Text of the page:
Nauvoo under Mormon martial law[edit]

In the last month of his life, June 1844, Joseph Smith declared martial law in Nauvoo in response to various civil disturbances and initially deployed the Nauvoo Legion to defend the city, only to restrain the Legion from any action later. He urged Legion members to not take any action when the Illinois governor ordered the arrests of the Smith brothers, for violating state statutes and by not receiving authorized permission to impose martial law from the Governor of Illinois.[citation needed]

Death of Smith brothers[edit]

Joseph Smith and his brother Hyrum surrendered at the Carthage, Illinois jail, with the promise of protection from Governor Thomas Ford and the Carthage Greys, the local state militia in Hancock County. However, on June 27, 1844, the Carthage Greys were vastly outnumbered by the mob surrounding the jail, and did not intervene in the ensuing assassination.

Legion survival after death of Joseph Smith[edit]

The Nauvoo Legion survived the loss of its commanding officer, Joseph Smith, when Brigham Young automatically assumed command as the new church president in August 1844, though he had never previously been active in Legion activities because Young was in England on a proselytizing mission for several years and only returned home to Nauvoo when hearing of the prophet's death to assist the family, church, and citizens of Nauvoo (citation needed). Rather than employ the Legion to protect Nauvoo from increased mob violence, Young directed Nauvoo's tens of thousands of citizens to migrate peacefully to the western part of the continent which wasn't yet part of the United States and they founded the territory of Utah. Nauvoo was officially abandoned and the last remaining citizens had vacated Nauvoo by September 17, 1846, under gunfire and cannon artillery barrage as Illinois and Missouri militia and mobs raided and burned Nauvoo to the ground (citation needed).

Upon the revocation of the Nauvoo Charter in the winter of 1844–1845, the Nauvoo Legion was no longer recognized as state militia, and its members returned the majority of its government-issued arms. Depleted of its official status, remnants assumed roles such as guardians of the handcart and wagon companies heading west after being reorganized by Hosea Stout on September 22, 1846, as they amassed on the other side of the Mississippi River in the territory of Iowa where the citizens of Nauvoo were safe from attack by mobs and Illinois and Missouri militia, and waited for winter to end so they could migrate (citation needed). An area memorialized by the somber Far West cemetery and LDS Temple.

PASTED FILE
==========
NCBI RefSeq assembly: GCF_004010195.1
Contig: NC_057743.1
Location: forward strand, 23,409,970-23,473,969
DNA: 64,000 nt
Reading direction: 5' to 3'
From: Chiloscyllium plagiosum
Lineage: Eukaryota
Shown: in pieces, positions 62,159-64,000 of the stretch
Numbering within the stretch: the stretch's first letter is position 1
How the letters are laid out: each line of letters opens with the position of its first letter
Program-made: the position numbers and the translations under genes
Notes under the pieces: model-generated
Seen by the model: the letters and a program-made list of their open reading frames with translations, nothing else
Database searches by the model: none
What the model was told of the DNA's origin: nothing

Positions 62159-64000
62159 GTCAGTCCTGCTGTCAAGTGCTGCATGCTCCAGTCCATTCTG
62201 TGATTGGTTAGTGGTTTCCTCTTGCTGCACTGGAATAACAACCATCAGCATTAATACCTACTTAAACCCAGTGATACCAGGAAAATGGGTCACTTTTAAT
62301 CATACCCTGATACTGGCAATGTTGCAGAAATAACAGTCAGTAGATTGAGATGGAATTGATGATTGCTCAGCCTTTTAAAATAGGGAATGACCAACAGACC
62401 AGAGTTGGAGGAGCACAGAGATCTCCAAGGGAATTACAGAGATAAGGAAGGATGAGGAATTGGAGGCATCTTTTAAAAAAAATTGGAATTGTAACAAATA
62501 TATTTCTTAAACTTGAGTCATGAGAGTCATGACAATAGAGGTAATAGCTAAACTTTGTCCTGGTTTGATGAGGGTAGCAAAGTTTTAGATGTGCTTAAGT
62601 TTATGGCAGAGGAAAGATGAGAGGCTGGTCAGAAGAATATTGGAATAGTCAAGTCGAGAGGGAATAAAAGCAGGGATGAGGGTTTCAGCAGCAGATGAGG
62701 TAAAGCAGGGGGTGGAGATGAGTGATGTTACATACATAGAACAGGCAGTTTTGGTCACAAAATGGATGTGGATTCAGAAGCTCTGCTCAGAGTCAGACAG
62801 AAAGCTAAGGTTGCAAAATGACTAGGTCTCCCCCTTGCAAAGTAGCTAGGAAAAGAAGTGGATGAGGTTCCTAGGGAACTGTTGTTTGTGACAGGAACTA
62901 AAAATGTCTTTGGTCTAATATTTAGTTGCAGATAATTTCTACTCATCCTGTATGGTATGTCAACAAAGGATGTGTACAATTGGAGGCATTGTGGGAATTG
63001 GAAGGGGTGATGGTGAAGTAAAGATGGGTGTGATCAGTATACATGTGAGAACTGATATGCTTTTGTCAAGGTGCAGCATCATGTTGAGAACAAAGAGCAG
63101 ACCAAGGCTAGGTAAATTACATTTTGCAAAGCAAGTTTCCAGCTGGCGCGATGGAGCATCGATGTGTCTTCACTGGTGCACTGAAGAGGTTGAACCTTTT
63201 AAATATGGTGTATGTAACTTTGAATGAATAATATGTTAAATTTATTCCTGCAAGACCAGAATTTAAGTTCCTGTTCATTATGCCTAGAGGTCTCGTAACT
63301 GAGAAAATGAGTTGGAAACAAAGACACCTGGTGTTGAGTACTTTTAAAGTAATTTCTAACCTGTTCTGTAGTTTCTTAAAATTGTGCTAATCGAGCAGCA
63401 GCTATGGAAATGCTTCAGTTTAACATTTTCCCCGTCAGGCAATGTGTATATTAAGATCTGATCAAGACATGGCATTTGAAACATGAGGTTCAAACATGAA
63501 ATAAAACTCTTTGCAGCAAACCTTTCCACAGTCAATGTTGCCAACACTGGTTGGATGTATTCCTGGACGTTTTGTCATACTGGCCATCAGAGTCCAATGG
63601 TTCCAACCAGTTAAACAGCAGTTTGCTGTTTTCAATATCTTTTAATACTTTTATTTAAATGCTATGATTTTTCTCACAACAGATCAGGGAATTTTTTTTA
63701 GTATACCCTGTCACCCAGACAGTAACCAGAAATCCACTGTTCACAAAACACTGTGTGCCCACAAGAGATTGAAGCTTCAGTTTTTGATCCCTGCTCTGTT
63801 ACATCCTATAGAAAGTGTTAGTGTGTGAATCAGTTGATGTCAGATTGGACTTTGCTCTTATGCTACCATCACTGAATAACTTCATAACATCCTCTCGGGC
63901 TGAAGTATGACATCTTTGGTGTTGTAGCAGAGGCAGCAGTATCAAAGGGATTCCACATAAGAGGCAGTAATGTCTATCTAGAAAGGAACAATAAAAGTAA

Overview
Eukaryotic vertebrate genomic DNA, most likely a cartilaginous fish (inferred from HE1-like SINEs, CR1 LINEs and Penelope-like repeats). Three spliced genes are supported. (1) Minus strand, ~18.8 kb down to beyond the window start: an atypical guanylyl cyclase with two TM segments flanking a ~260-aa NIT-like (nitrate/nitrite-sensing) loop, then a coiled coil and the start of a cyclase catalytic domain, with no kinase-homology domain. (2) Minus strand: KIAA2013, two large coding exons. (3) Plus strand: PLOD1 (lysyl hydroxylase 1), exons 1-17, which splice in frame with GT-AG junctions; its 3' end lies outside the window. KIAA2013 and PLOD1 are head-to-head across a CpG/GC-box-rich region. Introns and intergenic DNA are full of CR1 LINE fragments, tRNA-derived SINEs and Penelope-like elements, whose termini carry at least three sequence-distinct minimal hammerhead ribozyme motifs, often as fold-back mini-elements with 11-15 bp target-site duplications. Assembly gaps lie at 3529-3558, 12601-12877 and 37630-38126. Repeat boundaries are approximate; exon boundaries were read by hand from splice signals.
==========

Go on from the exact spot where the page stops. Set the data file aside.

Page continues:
There are however some reported incidents in diaries of Saints concerning gunfire exchange between legion members and mobs during the Nauvoo era (citation needed). And also legion members participated in the rescue of Joseph from the state Militia who had unlawfully arrested him after luring him to what was supposed to be a peaceful political debate and were going to hang him (citation needed).

A cavalry guidon of the Utah-era version of the Nauvoo Legion
The Utah Territorial Militia was known as the Nauvoo Legion and accused of perpetrating the 1857 Mountain Meadows Massacre in which 120–140 non-Mormon settlers were murdered.

Legion reformation in Utah[edit]

Officers and troops of the Third Regiment of Nauvoo Legion as reformed in Utah.[3]
Officers and troops of the Third Regiment of Nauvoo Legion as reformed in Utah.[3]

Mormon Battalion in Mexican–American War[edit]

Not long after the arrival of the Mormons in Iowa, in 1846, Mormon legionnaires volunteered to serve in the 500 man Mormon Battalion for the U.S. government military expedition to Mexican California during the Mexican–American War.

State of Deseret Territorial Militia[edit]

In 1847, Mormon leader Brigham Young reformed the Nauvoo Legion into a fully functional paramilitary force, which was organized into sub-units for each of the Utah counties as the Deseret Territorial Militia akin to their contemporaries the Army of the Republic of Texas and the Texas Rangers.[4]

Walker Indian War[edit]

In the 1849 conflicts with Native Americans in Utah County, such as the attack at Battle Creek, Utah and Battle at Fort Utah, foreshadowed the 1853–1854 Walker War between the Nauvoo Legion and Indians led by Chief Walkara ("Walker"). Twenty Mormon militiamen and many Native Americans died in the Walker War.

Utah War[edit]

The Nauvoo Legion was called up again in the Utah War against Federal troops entering Utah in the "Utah Expedition" from 1857–1858. They employed tactics of supply destruction and avoided direct fighting. Local commanders and members of the Iron County, Utah Territorial Militia, overcome with suspicion and war hysteria, perpetrated the Mountain Meadows Massacre against a group of wagon trains travelling from Arkansas to California in September. At this point Daniel H. Wells was the chief military commander of the militia. It was also under the auspices of the militia that the groups of men were organized who were instructed to burn down Salt Lake City and other parts of northern Utah should the invading army try to take up residence.[citation needed]

After this conflict, the Federal government appointed Utah's territorial governor, and the Nauvoo Legion was allowed to exist at the command of the governor. It, however, was not as cooperative in imposing the colonial regime as federal authorities would have liked.

American Civil War[edit]